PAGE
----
Exploring Green Open Access Publishing: An Overview on Its Pros and Cons!

Open Access (OA) stands as a transformative force in scholarly publishing, embodying the principle of unrestricted knowledge dissemination. At its core, OA ensures that scholarly works are freely accessible online to all, eliminating barriers such as paid subscriptions. This unfettered distribution of research findings holds profound significance for authors, readers, and funders alike. Two primary pathways exist within the realm of open access: Gold Open Access and Green Open Access.

In the following piece, we delve into the realm of Green Open Access publishing, shedding light on its advantages and disadvantages.

What is Green Open Access?
Also known as self-archiving, Green Open Access (OA) involves uploading an author’s manuscript to an institutional repository, thereby granting free access to everyone. It’s worth noting that the version of the article made openly accessible, either before (preprint) or after (post-print) peer review, distinguishes it from Gold OA. In Green OA, publishers or affiliated societies typically retain copyright for these articles.

Each open-access (OA) journal or publisher establishes its own policies regarding self-archiving, specifying which version of an article may be openly accessible in a repository and under what conditions. This process, often referred to as an embargo period, entails identifying the appropriate article version and uploading it to the institutional repository.

Examples of platforms supporting Green Open Access include IOP Publishing, Springer Nature, and Elsevier, among others.

Difference between Gold Open Access and Green Open Access
Although both Green Open Access and Gold Open Access aim to make scientific research openly available, they diverge in their methods and implications.

Gold Open Access entails making the definitive published version of an article readily and perpetually accessible online, without cost barriers for readers. Conversely, Green Open Access involves authors self-archiving a version of their manuscript in a repository, thus enabling free access to everyone.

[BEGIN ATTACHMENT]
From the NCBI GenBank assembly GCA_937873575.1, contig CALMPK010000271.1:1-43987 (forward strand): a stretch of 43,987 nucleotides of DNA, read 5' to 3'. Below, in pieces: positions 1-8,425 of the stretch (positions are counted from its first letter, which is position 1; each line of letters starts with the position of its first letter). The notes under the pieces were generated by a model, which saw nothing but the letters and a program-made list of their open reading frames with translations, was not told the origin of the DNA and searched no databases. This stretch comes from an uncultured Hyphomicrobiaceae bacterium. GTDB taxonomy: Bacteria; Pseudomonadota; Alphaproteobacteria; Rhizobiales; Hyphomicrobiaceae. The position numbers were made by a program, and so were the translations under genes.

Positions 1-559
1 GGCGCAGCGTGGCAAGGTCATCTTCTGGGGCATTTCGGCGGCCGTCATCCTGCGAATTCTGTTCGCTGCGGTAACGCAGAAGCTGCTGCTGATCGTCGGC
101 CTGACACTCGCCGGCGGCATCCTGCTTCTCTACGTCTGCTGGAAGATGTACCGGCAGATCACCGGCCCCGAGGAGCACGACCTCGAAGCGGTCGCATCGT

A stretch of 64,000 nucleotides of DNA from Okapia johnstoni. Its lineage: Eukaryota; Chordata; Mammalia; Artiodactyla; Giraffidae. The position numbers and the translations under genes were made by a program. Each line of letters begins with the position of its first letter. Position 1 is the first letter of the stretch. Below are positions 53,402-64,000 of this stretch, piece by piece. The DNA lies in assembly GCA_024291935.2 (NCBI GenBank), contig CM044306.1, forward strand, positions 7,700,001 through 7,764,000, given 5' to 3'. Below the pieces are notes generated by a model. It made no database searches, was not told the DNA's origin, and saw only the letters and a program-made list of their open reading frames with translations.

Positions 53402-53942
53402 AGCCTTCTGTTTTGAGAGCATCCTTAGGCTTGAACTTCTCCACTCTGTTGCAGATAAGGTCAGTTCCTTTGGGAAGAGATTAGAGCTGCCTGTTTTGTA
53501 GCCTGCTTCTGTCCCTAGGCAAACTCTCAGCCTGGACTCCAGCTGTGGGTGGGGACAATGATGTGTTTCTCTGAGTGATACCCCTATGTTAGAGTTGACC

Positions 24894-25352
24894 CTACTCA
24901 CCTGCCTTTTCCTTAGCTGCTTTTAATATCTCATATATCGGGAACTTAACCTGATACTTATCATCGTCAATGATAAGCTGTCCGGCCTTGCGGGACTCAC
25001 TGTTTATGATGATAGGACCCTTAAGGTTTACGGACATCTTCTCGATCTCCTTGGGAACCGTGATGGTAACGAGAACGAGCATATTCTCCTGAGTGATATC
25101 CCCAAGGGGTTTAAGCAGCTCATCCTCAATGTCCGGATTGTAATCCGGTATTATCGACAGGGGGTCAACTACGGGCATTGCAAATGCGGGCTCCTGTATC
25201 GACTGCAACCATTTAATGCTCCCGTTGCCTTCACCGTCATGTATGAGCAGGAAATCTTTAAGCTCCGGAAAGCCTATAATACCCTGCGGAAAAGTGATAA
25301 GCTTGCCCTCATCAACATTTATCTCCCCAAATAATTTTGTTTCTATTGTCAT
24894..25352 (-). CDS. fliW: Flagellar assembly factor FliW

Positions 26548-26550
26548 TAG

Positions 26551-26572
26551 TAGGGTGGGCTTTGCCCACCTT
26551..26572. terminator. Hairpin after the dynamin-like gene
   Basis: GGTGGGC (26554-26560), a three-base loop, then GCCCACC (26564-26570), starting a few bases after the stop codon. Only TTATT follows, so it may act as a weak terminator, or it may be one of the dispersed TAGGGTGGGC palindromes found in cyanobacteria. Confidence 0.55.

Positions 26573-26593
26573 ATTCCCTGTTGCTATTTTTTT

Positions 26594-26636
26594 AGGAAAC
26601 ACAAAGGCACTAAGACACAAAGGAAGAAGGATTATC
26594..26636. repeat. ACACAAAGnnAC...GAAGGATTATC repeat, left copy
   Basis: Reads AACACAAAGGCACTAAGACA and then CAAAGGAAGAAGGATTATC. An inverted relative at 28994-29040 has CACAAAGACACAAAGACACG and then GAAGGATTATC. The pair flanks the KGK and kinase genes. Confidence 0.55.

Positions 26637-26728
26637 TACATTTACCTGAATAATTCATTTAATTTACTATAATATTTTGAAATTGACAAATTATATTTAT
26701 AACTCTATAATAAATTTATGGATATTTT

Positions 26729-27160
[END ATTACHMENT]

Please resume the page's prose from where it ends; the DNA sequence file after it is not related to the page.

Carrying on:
These two approaches embody distinct pathways toward the broader dissemination of knowledge, each with its own advantages and considerations.

Pros of Green Open Access

  • Publishing on Green Open Access platforms is free.
  • Most publishers allow Green Open Access.
  • It meets OA policy of most research funders if the embargo period is not too long.
  • The author can choose a subscription-based journal for the article and make the article OA, simultaneously.
  • The OA article will appear with a link to the full text, as Google Scholar indexes contents of institutional repositories.

Cons of Green Open Access

  • The prolonged embargo times can lead to delayed publishing of topical research, which may not be relevant at that time.
  • Since, the articles are self-archived, the authors must save and remember the file path of the saved post-print.
  • The article in the repository may not reflect revisions immediately.
  • Some journals and publishers have imposed several restrictions on self-archiving.

Green Open Access involves publishing the accepted manuscript devoid of the publisher’s formatting and typesetting. While many publishers permit the dissemination of the final version, it becomes universally accessible typically after a 12-month embargo period following its publication in a journal issue. This practice of sharing research findings enhances the body of literature, fosters scientific advancement, and serves to empower society as a whole.

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